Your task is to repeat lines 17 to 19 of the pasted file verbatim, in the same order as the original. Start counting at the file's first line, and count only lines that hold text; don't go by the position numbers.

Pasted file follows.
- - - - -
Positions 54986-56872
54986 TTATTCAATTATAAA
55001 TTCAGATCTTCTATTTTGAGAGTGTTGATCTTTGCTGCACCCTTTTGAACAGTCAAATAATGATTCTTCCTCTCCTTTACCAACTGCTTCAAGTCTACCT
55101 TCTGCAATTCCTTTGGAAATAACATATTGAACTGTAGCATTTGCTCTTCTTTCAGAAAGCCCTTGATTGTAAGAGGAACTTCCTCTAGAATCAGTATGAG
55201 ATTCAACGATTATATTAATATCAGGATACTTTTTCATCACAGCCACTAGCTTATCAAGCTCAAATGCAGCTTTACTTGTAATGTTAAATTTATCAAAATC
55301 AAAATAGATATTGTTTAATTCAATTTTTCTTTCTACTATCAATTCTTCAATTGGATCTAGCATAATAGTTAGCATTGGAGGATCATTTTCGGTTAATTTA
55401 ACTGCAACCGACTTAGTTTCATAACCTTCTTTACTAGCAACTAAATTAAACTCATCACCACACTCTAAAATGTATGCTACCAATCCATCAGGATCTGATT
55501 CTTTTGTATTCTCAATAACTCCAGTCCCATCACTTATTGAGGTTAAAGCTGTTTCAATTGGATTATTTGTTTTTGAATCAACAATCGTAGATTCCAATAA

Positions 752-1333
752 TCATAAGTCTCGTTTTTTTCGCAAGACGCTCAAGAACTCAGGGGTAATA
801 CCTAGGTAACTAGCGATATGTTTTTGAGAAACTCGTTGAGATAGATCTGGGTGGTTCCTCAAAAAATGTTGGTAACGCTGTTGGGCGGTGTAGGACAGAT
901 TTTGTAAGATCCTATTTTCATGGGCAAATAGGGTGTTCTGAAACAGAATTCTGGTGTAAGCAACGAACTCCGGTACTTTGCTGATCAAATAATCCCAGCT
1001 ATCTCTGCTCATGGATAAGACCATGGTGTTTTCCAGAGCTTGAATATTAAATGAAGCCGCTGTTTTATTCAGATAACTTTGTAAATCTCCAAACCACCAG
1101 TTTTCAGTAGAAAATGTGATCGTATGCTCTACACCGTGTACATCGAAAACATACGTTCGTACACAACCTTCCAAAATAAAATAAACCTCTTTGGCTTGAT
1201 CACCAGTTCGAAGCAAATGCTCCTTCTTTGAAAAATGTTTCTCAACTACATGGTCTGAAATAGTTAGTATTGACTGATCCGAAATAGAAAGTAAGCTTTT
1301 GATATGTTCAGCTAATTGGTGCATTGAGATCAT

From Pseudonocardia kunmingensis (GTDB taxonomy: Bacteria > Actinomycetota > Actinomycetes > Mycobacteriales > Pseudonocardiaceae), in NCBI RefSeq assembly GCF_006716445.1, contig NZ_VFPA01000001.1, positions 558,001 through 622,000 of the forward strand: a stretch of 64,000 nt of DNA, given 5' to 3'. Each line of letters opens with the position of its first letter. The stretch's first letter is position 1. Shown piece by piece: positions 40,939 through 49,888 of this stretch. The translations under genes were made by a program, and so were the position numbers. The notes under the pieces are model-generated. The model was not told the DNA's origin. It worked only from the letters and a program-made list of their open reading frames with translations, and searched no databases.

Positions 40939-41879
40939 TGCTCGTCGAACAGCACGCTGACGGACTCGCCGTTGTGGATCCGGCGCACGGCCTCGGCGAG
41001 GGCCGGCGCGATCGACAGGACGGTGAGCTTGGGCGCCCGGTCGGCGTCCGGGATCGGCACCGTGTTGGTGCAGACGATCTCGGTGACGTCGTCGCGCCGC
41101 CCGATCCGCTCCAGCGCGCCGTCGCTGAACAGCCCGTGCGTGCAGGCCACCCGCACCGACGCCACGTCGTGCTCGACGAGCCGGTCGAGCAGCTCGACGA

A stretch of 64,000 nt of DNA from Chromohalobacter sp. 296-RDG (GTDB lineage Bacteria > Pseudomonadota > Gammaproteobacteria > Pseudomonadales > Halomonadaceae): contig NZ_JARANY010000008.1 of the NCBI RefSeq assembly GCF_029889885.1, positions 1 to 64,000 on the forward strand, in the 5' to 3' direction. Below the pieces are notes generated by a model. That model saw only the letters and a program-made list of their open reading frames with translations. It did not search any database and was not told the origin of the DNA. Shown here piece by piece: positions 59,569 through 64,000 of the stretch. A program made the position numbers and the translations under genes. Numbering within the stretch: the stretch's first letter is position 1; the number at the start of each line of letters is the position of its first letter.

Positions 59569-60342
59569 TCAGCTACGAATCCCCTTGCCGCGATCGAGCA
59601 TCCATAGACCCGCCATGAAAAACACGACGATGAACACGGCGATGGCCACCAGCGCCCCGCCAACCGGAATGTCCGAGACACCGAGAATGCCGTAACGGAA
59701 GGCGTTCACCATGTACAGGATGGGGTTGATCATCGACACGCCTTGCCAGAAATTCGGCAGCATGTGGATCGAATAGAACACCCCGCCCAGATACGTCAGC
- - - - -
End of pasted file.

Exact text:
From Pseudonocardia kunmingensis (GTDB taxonomy: Bacteria > Actinomycetota > Actinomycetes > Mycobacteriales > Pseudonocardiaceae), in NCBI RefSeq assembly GCF_006716445.1, contig NZ_VFPA01000001.1, positions 558,001 through 622,000 of the forward strand: a stretch of 64,000 nt of DNA, given 5' to 3'. Each line of letters opens with the position of its first letter. The stretch's first letter is position 1. Shown piece by piece: positions 40,939 through 49,888 of this stretch. The translations under genes were made by a program, and so were the position numbers. The notes under the pieces are model-generated. The model was not told the DNA's origin. It worked only from the letters and a program-made list of their open reading frames with translations, and searched no databases.

Positions 40939-41879
40939 TGCTCGTCGAACAGCACGCTGACGGACTCGCCGTTGTGGATCCGGCGCACGGCCTCGGCGAG